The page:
CLOSER directed by Mike Nichols, written by Patrick Marber from his play, produced by Nichols, Scott Rudin, Cary Brokaw, John Calley and Robert Fox, with Julia Roberts, Jude Law, Natalie Portman and Clive Owen. 104 minutes. A Sony Pictures release. For venues and times, see Movie listings. Rating: NNNN Rating: NNNN
Closer, from Patrick Marber's play, is a series of scenes from four lives across four years. It has the jagged rhythm of life lived through a series of crisis points and emotional power plays. It's the sort of drama that's sometimes called "searing" because it deals in emotional truths.
It's also loaded with moments that I feel are unrealistic. I'm the type who's disinclined to believe a male character who says, "I can't lie to you - I love you," and then confesses an infidelity that his partner knew nothing about and didn't even suspect.
The script-crossed lovers played by Julia Roberts, Jude Law, Natalie Portman and Clive Owen meet cute, fight ugly and break up hard. There's no moral payoff for any of the characters, who do not behave well under pressure, or, come to think of it, when they're not under pressure.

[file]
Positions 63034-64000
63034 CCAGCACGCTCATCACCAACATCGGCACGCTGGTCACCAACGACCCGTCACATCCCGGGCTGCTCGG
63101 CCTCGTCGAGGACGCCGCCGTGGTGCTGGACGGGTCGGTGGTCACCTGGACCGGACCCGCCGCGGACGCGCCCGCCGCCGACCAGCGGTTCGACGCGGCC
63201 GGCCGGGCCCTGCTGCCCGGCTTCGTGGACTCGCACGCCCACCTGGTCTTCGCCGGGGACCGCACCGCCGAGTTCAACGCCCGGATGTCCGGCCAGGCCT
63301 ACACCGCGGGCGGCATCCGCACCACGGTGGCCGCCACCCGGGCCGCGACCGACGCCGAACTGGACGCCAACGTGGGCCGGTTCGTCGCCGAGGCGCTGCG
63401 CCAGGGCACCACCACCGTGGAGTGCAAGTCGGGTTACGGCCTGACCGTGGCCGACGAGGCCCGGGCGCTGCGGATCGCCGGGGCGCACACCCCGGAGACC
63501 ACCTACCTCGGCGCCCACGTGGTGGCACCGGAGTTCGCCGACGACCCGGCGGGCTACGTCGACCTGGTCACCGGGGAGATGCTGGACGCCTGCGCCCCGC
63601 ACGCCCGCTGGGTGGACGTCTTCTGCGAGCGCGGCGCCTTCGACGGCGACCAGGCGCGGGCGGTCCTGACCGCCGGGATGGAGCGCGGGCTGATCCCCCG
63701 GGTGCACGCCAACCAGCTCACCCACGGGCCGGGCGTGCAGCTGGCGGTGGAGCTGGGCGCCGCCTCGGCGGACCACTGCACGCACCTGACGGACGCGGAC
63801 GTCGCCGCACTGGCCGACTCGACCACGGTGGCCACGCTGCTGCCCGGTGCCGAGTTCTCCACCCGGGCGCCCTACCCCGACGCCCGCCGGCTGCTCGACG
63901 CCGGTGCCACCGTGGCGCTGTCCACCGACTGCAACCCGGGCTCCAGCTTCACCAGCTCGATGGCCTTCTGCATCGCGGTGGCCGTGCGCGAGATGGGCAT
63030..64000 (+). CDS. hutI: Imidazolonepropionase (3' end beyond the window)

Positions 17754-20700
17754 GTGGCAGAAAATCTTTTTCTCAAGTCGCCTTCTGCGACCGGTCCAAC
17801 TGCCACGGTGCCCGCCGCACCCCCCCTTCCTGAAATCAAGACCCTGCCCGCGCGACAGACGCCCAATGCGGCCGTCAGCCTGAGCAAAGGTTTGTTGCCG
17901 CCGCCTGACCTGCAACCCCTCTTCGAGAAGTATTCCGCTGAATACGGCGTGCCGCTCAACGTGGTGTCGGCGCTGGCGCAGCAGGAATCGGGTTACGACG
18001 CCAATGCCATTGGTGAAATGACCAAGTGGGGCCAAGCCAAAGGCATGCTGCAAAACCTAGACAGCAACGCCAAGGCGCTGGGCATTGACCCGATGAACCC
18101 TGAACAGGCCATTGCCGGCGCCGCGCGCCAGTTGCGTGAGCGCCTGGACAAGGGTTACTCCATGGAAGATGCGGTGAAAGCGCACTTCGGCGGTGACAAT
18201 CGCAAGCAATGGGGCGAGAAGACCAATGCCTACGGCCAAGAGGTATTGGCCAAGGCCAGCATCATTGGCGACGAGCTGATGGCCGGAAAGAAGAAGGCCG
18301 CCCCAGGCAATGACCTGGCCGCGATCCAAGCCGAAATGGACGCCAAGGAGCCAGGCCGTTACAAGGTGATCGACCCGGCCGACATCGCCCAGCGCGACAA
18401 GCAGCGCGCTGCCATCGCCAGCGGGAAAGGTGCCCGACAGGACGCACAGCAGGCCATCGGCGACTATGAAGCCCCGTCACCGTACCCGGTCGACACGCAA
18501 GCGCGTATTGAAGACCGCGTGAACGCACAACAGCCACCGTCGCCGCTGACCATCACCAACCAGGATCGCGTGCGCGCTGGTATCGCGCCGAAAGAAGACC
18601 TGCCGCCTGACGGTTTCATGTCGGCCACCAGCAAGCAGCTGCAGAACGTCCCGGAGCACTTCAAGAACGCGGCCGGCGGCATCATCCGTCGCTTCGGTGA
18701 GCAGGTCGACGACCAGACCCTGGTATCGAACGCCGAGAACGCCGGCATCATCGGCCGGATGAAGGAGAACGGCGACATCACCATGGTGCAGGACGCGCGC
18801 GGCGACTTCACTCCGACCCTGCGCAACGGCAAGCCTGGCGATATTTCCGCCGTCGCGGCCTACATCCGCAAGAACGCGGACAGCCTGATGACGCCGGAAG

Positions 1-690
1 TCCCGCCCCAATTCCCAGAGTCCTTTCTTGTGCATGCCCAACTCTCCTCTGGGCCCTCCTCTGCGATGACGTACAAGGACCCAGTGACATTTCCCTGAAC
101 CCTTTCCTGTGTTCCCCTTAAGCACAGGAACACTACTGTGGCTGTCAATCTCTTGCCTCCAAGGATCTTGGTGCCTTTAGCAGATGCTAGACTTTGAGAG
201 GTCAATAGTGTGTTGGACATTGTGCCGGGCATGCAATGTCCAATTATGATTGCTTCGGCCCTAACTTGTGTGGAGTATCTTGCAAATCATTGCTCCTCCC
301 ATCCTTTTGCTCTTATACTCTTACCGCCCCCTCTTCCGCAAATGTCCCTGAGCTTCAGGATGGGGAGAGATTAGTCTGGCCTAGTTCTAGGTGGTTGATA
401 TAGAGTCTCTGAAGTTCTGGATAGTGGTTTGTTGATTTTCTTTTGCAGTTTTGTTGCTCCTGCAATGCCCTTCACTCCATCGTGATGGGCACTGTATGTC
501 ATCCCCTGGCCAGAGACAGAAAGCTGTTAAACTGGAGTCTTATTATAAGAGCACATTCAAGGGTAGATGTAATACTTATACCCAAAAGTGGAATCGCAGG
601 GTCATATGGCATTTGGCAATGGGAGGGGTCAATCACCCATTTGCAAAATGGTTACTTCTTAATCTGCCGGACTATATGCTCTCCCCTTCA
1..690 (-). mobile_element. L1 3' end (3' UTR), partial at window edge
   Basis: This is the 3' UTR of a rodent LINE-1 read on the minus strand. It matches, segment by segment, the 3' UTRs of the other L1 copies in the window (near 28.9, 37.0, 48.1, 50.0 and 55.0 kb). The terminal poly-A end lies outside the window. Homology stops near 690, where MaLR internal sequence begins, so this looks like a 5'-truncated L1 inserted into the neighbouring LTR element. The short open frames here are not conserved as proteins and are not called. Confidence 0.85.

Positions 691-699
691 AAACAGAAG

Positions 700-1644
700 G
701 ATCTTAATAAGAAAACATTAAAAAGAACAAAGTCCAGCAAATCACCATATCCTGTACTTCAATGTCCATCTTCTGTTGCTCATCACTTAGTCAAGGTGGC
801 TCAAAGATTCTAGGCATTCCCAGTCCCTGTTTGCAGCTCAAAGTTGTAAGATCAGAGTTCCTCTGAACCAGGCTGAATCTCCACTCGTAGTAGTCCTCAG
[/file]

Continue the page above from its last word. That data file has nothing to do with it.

It's to the enormous credit of the actors that almost nothing in their performances makes them likeable. Charm is usually demanded by studios that think disagreeable characters kill a film's chances. The thing is, dogs are likeable, but there aren't many great dramas about dogs. Roberts and Law are actually at their best when they're playing against their attractiveness: just look at their performances in My Best Friend's Wedding and The Talented Mr. Ripley.
Some will call Closer a big statement about relationships between men and women, but I disagree. I don't think writers sit down to make big statements; they get interested in characters.
Roberts's photographer, Law's insecure novelist, Portman's displaced stripper, Owen's devious dentist are all individuals, and their relationships are all specific to their situations.
Change any feature - make Law a successful novelist, for example - and the dynamic of his character shifts, and with it every one of his relationships.
These people, in all their prickly glory, and their embodiment by this cast, are why you want to see Closer.